Start your trip at Isle la Cache. A museum there (open 10am-4pm Tu-Sa, 12-4 Su) offers information about the history of the area, and has a (no fee) canoe launch. Each year (usually about the second weekend of June) they have an "Island Rendezvous" in which re-enactors from all over the Midwest come and demonstrate what life was like for Native Americans and French fur traders in the 17th and 18th centuries. Come enjoy the "feasting, playing, and dancing". (See their calendar for other events.)
On the river, the steeper gradient (such as it is) lies in the half-mile downstream of the Hwy.7 bridge, so many boaters will just use that location for 'park-and-play' access.
For additional description, see Chicago Area Paddling and Fishing Guide.
Puting on at Isle a la Cache, you have multiple routes through braided channels. River right is the most common, and there are eddylines by the bridge abutment that are ideal for beginner practice. There is generally good current for the entire reach even at lower flows, but below 1000 cfs, expect to scrape in the wider areas. It's not hard to find riffles and eddys that are ideal for training purposes, but this is certainly not an action packed run.
After passing under the very large Route 7 bridge, follow the second channel from the left bank to get the most whitewater, which is a short set of waves and riffles that could swamp a canoe or rec kayak, but are pretty simple for decked boats. I'll call it class 2, but just barely. If you want to avoid the waves, use a channel further to the right.
After the rapids, an abandoned bridge marks the takeout. The best spot is on the upstream river right side. Avoid the temptation to ride the final riffles downstream of the bridge unless you want to travel several more miles to a boat launch at Briggs Street in Joliet, which is the next access.
Wildlife is very abundant through this stretch, and as of April of 2015, there was a large eagles nest on one of the islands a ways downstream of the put in. The take out is along a nature preserve where wetland birds flourish. It's amazing to see how much heavy industry and nature are intertwined along the river.
We are uncertain at this time of the best location for parking and river access, but we understand that boaters use this area to 'park-and-play' the best of the gradient of this reach.
The cited gauge is well upstream. While there is a gauge not far downstream in Joliet, it includes the flow of the Chicago Sanitary and Ship Canal which is adjacent to, separate from, and comes in downstream of Fishnet Rapids.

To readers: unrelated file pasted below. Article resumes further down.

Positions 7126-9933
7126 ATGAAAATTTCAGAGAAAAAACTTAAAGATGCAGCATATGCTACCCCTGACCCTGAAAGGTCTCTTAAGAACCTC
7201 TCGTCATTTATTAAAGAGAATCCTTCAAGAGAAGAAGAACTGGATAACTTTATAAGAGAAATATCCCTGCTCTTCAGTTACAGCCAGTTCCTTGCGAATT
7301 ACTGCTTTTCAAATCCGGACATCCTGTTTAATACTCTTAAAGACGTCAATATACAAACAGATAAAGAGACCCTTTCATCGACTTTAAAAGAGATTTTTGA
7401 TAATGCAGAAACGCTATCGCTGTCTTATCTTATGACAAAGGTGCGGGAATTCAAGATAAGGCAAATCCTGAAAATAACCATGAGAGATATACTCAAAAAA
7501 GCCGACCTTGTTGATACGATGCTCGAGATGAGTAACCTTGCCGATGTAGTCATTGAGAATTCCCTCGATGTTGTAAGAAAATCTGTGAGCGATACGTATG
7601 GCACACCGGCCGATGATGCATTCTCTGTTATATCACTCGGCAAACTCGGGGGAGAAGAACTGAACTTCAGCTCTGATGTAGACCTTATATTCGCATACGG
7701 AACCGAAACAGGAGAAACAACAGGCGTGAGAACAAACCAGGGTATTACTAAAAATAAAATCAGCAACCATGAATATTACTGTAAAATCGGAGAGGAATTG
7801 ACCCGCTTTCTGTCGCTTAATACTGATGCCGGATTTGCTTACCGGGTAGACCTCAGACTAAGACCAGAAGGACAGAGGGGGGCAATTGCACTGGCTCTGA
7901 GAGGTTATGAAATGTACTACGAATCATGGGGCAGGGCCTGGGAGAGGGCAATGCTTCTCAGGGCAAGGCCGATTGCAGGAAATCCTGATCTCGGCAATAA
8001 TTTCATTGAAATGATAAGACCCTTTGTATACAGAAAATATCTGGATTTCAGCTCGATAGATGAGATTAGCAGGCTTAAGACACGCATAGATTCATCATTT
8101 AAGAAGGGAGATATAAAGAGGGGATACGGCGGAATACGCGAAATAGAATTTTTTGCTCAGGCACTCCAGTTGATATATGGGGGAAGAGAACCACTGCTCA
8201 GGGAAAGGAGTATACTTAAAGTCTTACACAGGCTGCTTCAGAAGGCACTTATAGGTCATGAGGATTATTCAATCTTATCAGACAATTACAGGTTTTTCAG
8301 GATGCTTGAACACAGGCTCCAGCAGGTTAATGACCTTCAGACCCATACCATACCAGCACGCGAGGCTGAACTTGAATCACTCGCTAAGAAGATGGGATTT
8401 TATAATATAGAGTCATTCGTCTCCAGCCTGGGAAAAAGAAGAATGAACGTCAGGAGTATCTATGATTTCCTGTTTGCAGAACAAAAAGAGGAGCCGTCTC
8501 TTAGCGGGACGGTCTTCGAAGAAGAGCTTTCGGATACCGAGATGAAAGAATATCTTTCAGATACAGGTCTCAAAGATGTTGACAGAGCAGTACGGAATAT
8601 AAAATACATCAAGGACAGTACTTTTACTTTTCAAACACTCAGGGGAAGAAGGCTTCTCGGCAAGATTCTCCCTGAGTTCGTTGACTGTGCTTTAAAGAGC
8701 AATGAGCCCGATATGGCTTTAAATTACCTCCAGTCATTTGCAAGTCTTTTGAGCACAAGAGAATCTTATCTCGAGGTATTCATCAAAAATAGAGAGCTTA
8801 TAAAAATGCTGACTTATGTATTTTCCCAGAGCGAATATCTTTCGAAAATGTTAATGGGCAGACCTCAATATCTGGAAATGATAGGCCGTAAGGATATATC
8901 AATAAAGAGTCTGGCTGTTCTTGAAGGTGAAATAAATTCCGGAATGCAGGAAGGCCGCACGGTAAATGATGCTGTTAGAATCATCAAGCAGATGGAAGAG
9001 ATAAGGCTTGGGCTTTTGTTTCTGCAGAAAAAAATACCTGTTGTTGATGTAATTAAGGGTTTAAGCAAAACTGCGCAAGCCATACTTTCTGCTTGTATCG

By some reports, Fishnet is runnable over a very large range of flows, though certainly the degree of play will vary with flow.
Gauge/flow analysis (based on gauge data 1943-10-01 to 2008-09-30 )
Drainage area at gauge: 630 sq.mi.
Minimum mean daily flow during gauge period: 0.5 cfs ( 1953.10.21)
90% of time flow exceeds: 42 cfs
10% of time flow exceeds: 1,420 cfs
Maximum mean daily flow during gauge period: 9,180 cfs ( 1987.08.15)
10/90 ratio ('flashy-ness'): 33.8 (under 3 is fairly steady, over 10 is quite 'flashy')
Permits are not required for this reach.
Boaters wishing to focus on the best gradient may just do the final mile (more-or-less), so may not use the full shuttle route given below.
main drop ~1700cfs, 6/24/10
main channel, looking downstream to the main drop section ~1700cfs, 6/24/10
rolling waves on main channel before drop ~1700cfs, 6/24/10
looking upstream from main channel above the drop ~1700cfs, 6/24/10
looking across main channel to river left-most channel ~1700cfs, 6/24/10
looking upstream - main channel to right ~1700cfs, 6/24/10
Fishnet Rapids at 900 cfs
Looking upriver at rapids
Channel 2 (counting from river left),
If someone gets hurt on a river, or you read about a whitewater-related injury, please report it to
American Whitewater. Don't worry about multiple submissions from other witnesses, as our safety
editors will turn multiple witness reports into a single unified accident report.
Log into the American Whitewater website and you can contribute to river descriptions,
flow and access tips, and maps associated with runs you've done. You can even add new
runs to the inventory!